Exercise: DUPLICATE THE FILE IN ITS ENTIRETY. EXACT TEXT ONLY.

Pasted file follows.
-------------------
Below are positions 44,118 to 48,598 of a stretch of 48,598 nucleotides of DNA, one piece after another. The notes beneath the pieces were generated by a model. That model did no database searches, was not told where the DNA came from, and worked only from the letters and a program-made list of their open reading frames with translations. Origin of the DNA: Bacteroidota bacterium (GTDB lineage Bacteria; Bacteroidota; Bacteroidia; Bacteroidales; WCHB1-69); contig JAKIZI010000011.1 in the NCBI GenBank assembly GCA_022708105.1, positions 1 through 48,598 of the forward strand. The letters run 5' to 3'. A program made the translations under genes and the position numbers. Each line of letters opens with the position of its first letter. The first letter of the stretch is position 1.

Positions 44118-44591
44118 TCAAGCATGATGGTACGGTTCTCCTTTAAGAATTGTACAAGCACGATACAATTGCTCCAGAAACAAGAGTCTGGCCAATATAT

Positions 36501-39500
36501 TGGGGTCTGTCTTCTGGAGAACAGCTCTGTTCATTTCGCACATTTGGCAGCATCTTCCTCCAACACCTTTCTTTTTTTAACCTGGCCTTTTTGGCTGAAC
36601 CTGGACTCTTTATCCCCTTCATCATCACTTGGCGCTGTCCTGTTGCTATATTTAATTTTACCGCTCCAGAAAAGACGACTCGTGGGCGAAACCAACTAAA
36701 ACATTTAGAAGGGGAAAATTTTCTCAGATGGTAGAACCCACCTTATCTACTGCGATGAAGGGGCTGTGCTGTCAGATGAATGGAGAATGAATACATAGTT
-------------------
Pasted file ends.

Below are positions 44,118 to 48,598 of a stretch of 48,598 nucleotides of DNA, one piece after another. The notes beneath the pieces were generated by a model. That model did no database searches, was not told where the DNA came from, and worked only from the letters and a program-made list of their open reading frames with translations. Origin of the DNA: Bacteroidota bacterium (GTDB lineage Bacteria; Bacteroidota; Bacteroidia; Bacteroidales; WCHB1-69); contig JAKIZI010000011.1 in the NCBI GenBank assembly GCA_022708105.1, positions 1 through 48,598 of the forward strand. The letters run 5' to 3'. A program made the translations under genes and the position numbers. Each line of letters opens with the position of its first letter. The first letter of the stretch is position 1.

Positions 44118-44591
44118 TCAAGCATGATGGTACGGTTCTCCTTTAAGAATTGTACAAGCACGATACAATTGCTCCAGAAACAAGAGTCTGGCCAATATAT

Positions 36501-39500
36501 TGGGGTCTGTCTTCTGGAGAACAGCTCTGTTCATTTCGCACATTTGGCAGCATCTTCCTCCAACACCTTTCTTTTTTTAACCTGGCCTTTTTGGCTGAAC
36601 CTGGACTCTTTATCCCCTTCATCATCACTTGGCGCTGTCCTGTTGCTATATTTAATTTTACCGCTCCAGAAAAGACGACTCGTGGGCGAAACCAACTAAA
36701 ACATTTAGAAGGGGAAAATTTTCTCAGATGGTAGAACCCACCTTATCTACTGCGATGAAGGGGCTGTGCTGTCAGATGAATGGAGAATGAATACATAGTT